Munster Rugby

Munster Rugby
Munster rugby badge.png
Nickname(s) The Red Army
Founded 1879
Location Munster, Ireland
Ground(s) Thomond Park
(Capacity: 26,500)
Musgrave Park
(Capacity: 8,300)

Tony McGahan (Director of Rugby)[1]

Anthony Foley (Assistant & Forwards)
Jason Holland(Backs)
Laurie Fisher (Forwards)
Paul McCarthy (Scrum)
Shaun Payne (Manager)
Mick Galwey (Squad Advisor)[2]
Bryce Kavanagh (Fitness)[3]
Anthony Coole (Medical & Physio)
Ian Costello (Skills)
Tom Comyns (Strength & Conditioning)
Captain(s) Paul O'Connell
Most appearances Peter Stringer (223)
Top scorer Ronan O'Gara (2,296)
Most tries Anthony Horgan (41)
League(s) Celtic League
2010–11 1st (Champions)
1st kit
2nd kit
Official website

Munster Rugby is an Irish professional rugby union team based in Munster, that competes in the RaboDirect Pro12 and Heineken Cup.

The team represents the Irish Rugby Football Union Munster Branch which is one of four primary branches of the IRFU, and is responsible for rugby union in the Irish province of Munster.[4] Their main home ground is Thomond Park, Limerick, though some smaller profile games are played at Musgrave Park, Cork. Munster currently play in a red and blue home strip, while the away strip is white striped horizontally with the colours of the six counties of Munster. The Munster Rugby logo consists of three crowns and a stag. The team motto is "To the brave and faithful, nothing is impossible"; it is derived from the motto of the MacCarthy clan – "Forti et Fideli nihil difficile".

Munster is known for its passionate support and games involving Munster hold several Heineken Cup records for highest attendances in every stage of the finals, as well as the highest ever attendance for a rugby game in both Spain and Switzerland. In 2008, Director of Coaching Declan Kidney left to take up the head coach job with Ireland, and Munster ensured continuity by promoting Australian Tony McGahan to the position from within the coaching setup.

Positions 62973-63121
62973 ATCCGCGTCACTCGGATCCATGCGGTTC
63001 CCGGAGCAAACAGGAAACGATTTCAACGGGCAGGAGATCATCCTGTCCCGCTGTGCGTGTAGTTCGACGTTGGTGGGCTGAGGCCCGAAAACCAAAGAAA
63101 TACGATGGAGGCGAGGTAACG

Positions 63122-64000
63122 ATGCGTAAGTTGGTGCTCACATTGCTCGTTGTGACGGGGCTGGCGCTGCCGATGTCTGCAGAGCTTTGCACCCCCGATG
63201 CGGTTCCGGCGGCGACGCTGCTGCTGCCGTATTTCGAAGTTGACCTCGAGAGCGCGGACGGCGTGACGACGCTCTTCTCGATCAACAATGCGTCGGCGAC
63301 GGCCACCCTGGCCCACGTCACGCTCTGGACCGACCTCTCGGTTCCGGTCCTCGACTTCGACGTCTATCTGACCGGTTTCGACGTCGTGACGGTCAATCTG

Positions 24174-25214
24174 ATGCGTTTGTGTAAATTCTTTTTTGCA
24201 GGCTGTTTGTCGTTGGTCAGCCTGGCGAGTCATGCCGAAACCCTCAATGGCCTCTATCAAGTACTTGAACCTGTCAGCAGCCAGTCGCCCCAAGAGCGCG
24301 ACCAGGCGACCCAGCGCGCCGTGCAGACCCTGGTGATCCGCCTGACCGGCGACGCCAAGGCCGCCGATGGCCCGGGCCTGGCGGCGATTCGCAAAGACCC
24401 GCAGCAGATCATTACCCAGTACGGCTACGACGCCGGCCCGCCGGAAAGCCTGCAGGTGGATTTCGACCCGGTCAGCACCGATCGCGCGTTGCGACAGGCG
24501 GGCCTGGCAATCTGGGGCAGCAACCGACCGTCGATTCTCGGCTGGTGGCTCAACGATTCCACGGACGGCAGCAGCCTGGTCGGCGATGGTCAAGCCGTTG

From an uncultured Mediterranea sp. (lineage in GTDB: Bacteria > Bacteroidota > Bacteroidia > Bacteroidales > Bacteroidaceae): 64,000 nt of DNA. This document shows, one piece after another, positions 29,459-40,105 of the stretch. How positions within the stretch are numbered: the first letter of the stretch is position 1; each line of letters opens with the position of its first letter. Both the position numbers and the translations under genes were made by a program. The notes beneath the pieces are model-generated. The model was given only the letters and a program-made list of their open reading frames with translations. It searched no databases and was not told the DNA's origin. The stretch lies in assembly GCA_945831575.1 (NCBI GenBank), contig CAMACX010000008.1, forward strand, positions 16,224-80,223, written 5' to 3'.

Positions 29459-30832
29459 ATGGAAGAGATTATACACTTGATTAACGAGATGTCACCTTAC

As of the end of the 2010/11 season, Munster are third in the ERC European Rankings with 29 points, behind Toulouse (2nd, 31 points), and Leinster (1st, 31 points).


Heineken Cup, Challenge Cup and Celtic League

Munster finally reached the Heineken Cup quarter-finals in 1998/99, after three years of not being able to get out of the group stages.

Munster's first appearance in the competition's final was in the season 1999/2000, where they lost by one point to Northampton at Twickenham. Nevertheless, that season was most memorable with a fantastic win over Toulouse 25–31 in Bordeaux.

Their good form and bad luck continued in the following year (2000/01) with a semi-final defeat to Stade Français, again by one point, where a try by John O'Neill [1] was disallowed by the referee, as he deemed the ball out over the dead ball line.

In 2001/02 Munster lost the last match of their pool at Castres, but qualified as best runners-up. Munster beat Stade Français 16–14 in Paris. The only try of the game coming from Anthony Horgan. It was then on to Béziers to meet Castres for the semi-final. Munster were triumphant and went to the final at Millennium Stadium to meet the reigning champions, Leicester. Munster lost a tight game remembered as 'the hand of Back' final as a Leicester flanker used his hand illegally in a scrum when Munster had a last-chance attack. Munster also reached the final of the Celtic League this season, but lost to Leinster, 24–20 at Lansdowne Road, Dublin.

In 2002–03, they reached the quarter-finals after a win against Gloucester, later issued on VHS under the title "The Miracle Match". In this game, Munster needed to win by a margin of at least 27 points and score a minimum of four tries to earn a quarter-final berth. They won 33–6 with four tries in a game that has become part of Munster rugby folklore. They again faced Leicester, this time at the Tigers' home of Welford Road, and defeated the reigning champions to progress to the semi-finals. They faced Toulouse in the semi-finals and lost out on a place in the final after losing by a single point in France. In this season, Munster won the Celtic League for the first time by beating Neath, 37–17 at the Millennium Stadium, Cardiff.